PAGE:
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Expert Q&A: Safety First!

On the Job | October 1, 2015 | By:

Q: What mistakes lead to fatalities and injuries on the job?

A: Safety starts before you show up on the job site. Safety begins before the job is even sold. There are steps along the way that can make the difference between having a long and satisfying career and being injured, permanently disabled or killed.

Mistakes before you get to the job site:

  1. Bad planning. This includes conducting an inadequate site survey, where hazards go unrecognized or unreported, and not assigning enough time, personnel or resources to do the job, which forces the crew to improvise.
  2. Inadequate training of employees and/or crew chiefs. This encompasses all of the necessary skills and information for tent installation, including being aware of the right to refuse to put yourself in harm’s way.
  3. Bad instructions or inadequate communication. This includes asking or telling the crew to accomplish something unsafe or dangerous, ignoring language barriers and failing to call 911 when necessary.
  4. Bad, inadequate or unsafe equipment. If it is broken, chipped, dull, worn out, undersized or otherwise inadequate, it should not get loaded on the truck.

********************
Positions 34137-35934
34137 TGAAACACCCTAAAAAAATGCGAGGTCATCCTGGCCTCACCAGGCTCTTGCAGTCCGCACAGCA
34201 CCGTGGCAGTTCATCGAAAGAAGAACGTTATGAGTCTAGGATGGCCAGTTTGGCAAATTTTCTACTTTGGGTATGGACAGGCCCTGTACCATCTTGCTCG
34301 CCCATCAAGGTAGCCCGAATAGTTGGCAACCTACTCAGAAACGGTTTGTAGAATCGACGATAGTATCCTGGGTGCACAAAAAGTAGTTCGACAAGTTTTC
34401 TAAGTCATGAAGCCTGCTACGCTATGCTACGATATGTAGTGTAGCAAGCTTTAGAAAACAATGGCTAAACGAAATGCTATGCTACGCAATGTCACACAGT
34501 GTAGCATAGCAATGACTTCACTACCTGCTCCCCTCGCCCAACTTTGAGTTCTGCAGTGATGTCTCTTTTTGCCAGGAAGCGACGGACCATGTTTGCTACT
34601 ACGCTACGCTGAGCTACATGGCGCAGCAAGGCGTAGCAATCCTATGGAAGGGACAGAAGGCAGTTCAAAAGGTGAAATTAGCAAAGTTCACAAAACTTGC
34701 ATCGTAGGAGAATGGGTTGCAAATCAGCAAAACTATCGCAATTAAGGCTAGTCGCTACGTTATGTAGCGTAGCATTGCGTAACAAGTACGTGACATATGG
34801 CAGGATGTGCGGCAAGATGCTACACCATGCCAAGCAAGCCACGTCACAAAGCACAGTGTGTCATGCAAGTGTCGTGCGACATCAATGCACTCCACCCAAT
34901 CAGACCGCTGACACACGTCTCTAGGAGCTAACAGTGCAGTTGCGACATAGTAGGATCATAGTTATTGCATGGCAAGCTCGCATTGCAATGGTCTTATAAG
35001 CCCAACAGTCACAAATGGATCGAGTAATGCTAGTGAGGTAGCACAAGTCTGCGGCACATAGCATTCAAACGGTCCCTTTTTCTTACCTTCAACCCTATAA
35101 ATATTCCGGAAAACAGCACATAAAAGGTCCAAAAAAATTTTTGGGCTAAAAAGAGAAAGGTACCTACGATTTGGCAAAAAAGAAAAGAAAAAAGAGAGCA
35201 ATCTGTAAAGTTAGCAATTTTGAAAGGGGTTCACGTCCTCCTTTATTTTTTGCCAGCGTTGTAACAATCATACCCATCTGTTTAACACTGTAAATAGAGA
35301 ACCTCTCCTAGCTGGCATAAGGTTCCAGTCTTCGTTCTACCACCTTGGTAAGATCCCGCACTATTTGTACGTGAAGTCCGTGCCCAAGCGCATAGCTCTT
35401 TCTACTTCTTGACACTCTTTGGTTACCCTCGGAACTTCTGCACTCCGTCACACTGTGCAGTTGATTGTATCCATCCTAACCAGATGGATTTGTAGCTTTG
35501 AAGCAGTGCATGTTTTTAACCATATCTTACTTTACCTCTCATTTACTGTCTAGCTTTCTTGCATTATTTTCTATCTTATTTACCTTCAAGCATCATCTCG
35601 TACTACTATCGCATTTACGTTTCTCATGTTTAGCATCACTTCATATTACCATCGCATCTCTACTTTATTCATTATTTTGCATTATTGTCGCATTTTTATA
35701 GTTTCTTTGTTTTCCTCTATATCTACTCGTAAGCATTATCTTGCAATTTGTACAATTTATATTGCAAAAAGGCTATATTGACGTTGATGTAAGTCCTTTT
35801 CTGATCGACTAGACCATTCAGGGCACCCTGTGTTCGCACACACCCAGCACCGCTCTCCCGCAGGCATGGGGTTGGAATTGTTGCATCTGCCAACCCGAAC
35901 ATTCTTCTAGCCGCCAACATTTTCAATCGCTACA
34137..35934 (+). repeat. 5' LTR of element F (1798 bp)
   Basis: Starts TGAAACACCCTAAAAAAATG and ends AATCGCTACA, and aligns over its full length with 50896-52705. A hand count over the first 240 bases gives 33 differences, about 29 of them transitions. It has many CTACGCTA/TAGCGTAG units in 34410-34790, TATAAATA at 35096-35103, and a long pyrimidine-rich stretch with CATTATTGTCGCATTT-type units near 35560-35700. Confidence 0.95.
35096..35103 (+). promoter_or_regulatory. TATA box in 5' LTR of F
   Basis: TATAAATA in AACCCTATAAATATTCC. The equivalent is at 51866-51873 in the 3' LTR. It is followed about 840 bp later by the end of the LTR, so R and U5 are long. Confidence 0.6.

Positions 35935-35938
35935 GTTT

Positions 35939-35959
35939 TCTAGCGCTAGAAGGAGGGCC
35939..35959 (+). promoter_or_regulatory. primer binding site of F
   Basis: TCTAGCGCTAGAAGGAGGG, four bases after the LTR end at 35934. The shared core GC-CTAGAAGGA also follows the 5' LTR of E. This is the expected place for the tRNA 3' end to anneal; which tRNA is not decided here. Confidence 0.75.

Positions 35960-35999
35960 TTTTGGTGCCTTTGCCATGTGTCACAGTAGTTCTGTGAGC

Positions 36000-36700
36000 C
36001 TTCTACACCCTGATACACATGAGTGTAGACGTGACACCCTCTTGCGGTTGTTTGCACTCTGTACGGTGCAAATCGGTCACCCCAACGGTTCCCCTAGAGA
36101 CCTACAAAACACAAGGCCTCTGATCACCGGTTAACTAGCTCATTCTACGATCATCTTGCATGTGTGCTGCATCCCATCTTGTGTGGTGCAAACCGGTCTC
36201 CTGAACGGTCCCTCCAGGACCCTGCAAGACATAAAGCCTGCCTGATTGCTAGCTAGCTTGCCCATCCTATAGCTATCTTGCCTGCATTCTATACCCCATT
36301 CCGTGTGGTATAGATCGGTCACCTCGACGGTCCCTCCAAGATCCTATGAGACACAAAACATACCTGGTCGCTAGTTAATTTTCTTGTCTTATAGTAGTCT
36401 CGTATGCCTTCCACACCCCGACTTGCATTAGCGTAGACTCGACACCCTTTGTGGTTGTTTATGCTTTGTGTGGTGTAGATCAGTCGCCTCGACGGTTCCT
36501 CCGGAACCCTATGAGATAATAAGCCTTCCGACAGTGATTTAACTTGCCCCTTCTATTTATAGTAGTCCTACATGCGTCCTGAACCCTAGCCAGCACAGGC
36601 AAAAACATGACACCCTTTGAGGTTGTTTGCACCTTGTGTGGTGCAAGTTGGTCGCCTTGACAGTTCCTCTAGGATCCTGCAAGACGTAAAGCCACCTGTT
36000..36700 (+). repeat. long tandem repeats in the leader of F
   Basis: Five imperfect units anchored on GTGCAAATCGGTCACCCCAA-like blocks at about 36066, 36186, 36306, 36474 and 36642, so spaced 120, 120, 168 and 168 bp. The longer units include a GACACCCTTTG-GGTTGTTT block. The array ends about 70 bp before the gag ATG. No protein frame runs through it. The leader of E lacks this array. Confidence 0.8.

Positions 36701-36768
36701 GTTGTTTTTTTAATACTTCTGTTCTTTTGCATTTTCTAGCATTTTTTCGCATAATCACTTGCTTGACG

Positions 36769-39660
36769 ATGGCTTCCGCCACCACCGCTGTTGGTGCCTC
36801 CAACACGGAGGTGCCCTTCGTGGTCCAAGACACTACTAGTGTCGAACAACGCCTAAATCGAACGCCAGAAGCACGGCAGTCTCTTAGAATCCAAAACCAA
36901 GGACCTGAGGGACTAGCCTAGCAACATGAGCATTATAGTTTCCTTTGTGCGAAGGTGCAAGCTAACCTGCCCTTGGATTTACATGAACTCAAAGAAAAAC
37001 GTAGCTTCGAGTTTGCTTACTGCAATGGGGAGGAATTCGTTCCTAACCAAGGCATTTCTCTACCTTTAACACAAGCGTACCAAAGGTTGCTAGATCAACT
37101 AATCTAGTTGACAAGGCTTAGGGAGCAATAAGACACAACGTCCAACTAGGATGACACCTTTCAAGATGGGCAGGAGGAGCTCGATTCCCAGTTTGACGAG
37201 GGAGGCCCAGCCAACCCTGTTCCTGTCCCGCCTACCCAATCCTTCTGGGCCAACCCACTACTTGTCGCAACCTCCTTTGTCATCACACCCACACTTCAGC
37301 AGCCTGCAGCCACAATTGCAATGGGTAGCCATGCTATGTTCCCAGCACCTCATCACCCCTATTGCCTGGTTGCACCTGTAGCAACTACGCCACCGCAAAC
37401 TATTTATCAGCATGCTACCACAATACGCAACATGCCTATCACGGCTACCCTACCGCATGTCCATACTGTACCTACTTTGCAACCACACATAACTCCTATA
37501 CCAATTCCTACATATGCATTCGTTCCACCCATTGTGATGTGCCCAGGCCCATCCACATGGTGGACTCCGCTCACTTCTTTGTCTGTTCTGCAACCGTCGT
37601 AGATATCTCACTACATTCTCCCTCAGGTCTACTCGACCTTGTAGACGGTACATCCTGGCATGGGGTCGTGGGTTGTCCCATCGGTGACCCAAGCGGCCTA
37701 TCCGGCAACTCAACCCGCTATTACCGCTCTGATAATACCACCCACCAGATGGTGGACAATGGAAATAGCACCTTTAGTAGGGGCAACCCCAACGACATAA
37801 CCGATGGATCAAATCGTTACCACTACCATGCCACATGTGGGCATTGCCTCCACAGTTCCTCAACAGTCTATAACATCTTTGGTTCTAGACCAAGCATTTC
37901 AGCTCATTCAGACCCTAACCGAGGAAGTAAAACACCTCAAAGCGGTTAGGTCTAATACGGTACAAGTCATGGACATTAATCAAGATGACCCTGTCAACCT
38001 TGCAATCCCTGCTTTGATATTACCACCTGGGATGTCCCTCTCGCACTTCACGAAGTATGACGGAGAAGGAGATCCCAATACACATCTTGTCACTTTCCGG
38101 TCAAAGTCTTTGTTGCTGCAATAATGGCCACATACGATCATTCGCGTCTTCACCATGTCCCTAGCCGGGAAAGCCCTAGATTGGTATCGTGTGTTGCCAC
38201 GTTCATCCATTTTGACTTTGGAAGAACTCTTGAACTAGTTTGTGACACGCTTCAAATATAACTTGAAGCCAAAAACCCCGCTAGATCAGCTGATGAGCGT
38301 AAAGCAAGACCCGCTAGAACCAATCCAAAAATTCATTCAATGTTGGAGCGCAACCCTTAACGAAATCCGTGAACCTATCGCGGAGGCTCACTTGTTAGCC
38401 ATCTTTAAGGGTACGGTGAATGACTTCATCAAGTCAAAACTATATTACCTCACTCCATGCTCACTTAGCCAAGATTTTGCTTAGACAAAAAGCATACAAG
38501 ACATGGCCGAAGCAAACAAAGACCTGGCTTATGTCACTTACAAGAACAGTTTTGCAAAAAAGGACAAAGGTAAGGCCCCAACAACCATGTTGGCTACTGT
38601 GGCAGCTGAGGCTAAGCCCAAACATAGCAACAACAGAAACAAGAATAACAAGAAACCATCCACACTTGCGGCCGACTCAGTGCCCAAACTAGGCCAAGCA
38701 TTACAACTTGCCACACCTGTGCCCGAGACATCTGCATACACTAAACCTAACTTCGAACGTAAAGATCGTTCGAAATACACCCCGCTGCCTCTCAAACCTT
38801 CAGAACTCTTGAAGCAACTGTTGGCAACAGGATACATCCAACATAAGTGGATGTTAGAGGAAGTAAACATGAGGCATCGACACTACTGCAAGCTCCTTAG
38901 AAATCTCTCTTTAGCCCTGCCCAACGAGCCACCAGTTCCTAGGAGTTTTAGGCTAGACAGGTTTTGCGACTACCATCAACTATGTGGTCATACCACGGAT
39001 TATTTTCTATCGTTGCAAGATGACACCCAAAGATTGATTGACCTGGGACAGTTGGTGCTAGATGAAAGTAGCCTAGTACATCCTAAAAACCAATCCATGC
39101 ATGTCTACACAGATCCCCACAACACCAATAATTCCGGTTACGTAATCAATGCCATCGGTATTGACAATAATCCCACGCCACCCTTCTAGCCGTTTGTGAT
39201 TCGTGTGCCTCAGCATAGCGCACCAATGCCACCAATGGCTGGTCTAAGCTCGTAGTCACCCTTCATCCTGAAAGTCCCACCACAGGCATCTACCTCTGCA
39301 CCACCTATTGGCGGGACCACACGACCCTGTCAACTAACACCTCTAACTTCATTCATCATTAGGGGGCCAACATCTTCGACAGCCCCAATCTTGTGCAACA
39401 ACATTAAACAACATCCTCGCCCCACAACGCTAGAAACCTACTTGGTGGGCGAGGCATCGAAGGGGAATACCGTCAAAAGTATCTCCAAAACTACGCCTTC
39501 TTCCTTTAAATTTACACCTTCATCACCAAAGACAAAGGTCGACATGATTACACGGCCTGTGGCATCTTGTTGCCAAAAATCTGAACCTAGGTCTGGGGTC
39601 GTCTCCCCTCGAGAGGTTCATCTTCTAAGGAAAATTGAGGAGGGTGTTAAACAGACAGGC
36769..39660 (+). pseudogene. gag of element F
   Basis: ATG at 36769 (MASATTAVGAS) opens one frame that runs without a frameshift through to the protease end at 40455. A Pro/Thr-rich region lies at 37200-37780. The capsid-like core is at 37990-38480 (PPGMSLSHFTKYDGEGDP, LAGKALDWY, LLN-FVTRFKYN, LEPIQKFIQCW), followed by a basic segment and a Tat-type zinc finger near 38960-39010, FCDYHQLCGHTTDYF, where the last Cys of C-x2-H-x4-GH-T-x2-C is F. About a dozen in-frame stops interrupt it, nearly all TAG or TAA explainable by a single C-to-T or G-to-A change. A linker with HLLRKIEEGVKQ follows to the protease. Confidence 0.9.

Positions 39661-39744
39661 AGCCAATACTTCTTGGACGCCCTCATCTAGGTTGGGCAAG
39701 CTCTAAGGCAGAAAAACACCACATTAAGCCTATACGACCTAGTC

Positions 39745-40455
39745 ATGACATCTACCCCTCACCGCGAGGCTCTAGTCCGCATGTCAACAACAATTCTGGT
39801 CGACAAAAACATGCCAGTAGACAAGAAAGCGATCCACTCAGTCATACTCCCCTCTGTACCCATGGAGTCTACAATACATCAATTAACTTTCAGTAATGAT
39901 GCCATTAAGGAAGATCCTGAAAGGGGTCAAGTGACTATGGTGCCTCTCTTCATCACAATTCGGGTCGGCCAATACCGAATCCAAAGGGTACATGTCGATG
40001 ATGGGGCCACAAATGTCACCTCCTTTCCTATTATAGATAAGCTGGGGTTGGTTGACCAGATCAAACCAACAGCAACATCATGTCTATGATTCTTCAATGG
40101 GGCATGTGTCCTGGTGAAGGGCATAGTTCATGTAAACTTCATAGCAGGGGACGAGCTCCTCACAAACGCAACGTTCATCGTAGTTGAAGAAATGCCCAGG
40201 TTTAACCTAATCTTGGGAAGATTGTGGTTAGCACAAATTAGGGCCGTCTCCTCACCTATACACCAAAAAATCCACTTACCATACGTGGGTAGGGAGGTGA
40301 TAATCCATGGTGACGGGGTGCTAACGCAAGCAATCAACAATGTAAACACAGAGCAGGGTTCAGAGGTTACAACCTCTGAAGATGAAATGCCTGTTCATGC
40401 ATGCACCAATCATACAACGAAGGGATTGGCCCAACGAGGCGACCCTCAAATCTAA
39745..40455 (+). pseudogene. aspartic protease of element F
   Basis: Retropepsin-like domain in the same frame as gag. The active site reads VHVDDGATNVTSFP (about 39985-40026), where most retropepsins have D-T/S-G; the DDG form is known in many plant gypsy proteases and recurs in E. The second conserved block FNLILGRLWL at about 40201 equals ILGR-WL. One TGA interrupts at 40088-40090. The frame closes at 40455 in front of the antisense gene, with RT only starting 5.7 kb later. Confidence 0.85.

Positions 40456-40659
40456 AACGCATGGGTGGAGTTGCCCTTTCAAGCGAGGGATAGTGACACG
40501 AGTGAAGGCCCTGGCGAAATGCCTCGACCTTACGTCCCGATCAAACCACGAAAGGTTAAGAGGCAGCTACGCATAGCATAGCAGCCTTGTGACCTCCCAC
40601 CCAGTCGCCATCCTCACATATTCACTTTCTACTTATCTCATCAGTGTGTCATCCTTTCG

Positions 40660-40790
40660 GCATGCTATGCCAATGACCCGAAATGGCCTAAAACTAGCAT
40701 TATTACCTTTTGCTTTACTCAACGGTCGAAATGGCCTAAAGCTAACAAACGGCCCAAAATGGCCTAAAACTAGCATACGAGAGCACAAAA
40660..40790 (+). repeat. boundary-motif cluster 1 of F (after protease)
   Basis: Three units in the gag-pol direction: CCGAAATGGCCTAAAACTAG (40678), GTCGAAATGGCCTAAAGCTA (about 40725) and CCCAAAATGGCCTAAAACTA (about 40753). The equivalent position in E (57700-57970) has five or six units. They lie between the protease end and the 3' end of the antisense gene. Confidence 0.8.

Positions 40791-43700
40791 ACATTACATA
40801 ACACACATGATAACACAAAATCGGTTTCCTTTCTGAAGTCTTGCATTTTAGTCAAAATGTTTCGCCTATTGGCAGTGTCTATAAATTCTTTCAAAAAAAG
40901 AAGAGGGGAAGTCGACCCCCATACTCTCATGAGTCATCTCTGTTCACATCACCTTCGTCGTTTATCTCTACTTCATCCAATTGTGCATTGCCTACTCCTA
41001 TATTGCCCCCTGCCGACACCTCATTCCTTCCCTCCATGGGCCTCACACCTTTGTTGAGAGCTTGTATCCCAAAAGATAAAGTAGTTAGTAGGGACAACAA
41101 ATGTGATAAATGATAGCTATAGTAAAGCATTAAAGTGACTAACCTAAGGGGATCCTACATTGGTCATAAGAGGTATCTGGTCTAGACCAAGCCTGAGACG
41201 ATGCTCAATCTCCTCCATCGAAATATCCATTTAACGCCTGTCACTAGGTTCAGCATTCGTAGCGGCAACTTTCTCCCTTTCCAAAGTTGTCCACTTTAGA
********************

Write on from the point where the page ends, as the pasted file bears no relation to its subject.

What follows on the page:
5. Working under the influence. This includes drugs (legal or otherwise) or alcohol, or knowingly working with someone who is under the influence. These things don’t happen on the spur of the moment.

Mistakes on the job site:

  1. Not using personal protective equipment (PPE). Depending on the state in which you work, if you’re injured and you chose not to use the PPE, your insurance claim may
    be rejected.
  2. Not being physically capable of doing the task. This includes overestimating your strength or misjudging your fatigue. The same principle applies to equipment. By using undersized equipment, you can create accidents by tipping over forklifts, dropping beams and so on. By stressing your back, you can be setting yourself up for a lifetime of disability. Get help, get the right equipment or don’t try it.
  3. No task planning on-site or improvising the task. Don’t rush in when you should take a minute to think. Determining your options and executing a common-sense plan can save you a lot of grief. For every one way in, make sure you have two ways out, in case something falls or fails.
  4. Bad positioning. Do not put yourself in harm’s way. Always know what is in front, behind, above and below you.
  5. Personal distractions. The problems you mentally bring to work will only be made worse by dwelling on them and getting hurt or killed.

By Ken Keberle. This column was previously posted on the blog for Rainier Tents. For more, contact Brian Rowinski.

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